Anti-fracking Nuns? Not Again!

By Theresa Kubasak Google “anti-fracking nuns” and a marvelous YouTube video will appear featuring 21 women from Loretto singing “Amazing Grace.” It is almost legend how we stopped Williams Co. from building the proposed Bluegrass Pipeline through Loretto land but it took a tremendous amount of coalition building with our neighbors and allies. Now Williams is threatening to use eminent domain to seize farmland belonging to the Adorers of the Blood of Christ in Lancaster, Pa., for the proposed Atlantic Sunrise Pipeline. In late June Maria Visse received an email plea from Tim Spiese of Lancaster Against Pipelines (LAP). He … Continue reading

Achieving the Art of Balance

By Marty Lally Several years ago I was visiting the Denver Loretto Center and was invited to stay for dinner. I went downstairs to the dining room, and I met Jeanne Cushing in the hall. Jeanne was the receptionist at the Center and as we approached the dining room I saw several walkers and canes. Jeanne said to me, “This is looking more like Lourdes by the day.” Then in a stage whisper she said, “We have balance issues here.” It is a common perception that loss of physical balance is a product of aging. Those who experience that loss … Continue reading

Pauline Albin Receives Acacia Award at the African-American Leadership Awards

By Kathy Wright Pauline Albin received the Acacia Award for her years of service, support and fidelity to the African-American Catholic community in the Louisville Archdiocese. March 11 eight members of Loretto and three family members accompanied Pauline to the 30th Annual African-American Catholic Leadership Awards Dinner. It was a grand event at the Galt House, including an amazing array of presenters and award recipients. The Acacia Award program notes stated about Pauline and the other two recipients that “over the years we have benefited greatly from their leadership, service and contributions to education, our local community and nationally through … Continue reading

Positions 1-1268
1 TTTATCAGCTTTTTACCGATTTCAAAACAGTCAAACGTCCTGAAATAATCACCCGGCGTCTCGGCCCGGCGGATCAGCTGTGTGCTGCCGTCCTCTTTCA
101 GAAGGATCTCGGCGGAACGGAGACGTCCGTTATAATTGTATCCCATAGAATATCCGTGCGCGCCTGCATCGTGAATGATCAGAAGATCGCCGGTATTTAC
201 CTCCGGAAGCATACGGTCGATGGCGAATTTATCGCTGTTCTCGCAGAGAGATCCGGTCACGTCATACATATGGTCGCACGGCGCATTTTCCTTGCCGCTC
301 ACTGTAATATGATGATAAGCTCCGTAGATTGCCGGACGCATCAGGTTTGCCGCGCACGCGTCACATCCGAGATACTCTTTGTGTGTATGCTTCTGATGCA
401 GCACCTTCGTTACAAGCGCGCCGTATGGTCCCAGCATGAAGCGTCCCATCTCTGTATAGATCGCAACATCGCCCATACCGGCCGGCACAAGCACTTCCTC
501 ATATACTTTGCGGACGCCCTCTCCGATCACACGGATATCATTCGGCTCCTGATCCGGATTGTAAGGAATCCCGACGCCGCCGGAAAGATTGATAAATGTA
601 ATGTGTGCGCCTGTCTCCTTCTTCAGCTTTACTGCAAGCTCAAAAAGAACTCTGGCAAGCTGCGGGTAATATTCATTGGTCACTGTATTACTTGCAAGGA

LHC Honors Elaine Prevallet

By Martha Crawley The Spirit of Loretto Awards are given annually to outstanding alumnae, former faculty and staff of Loretto Heights College (LHC) in recognition of personal achievement, substantial contribution of service to others and a commitment to the promotion of social justice consistent with the traditions and mission of the Sisters of Loretto. Elaine Prevallet was one of the recipients this year. Elaine was not able to be present and requested that I receive the award on her behalf. Elaine sent the following statement to be read by me at the awards gathering in July at LHC: “First let … Continue reading

Remembering Cecily: A Reflection

By Martha Alderson Cecily (Peggy mostly, to me) was so many qualities I admired and such support to me that it would take much too much time and space to elaborate. Nevertheless, I find there are two special qualities I want to remind us of. First, Cecily was ever the political activist, always working for justice. She called it “peace work” (and no one thought she meant quilting, although she admired quilting). It was frustrating for her when she was no longer able to join in marches and visits to officials. She kept up her activism through writing letters, on … Continue reading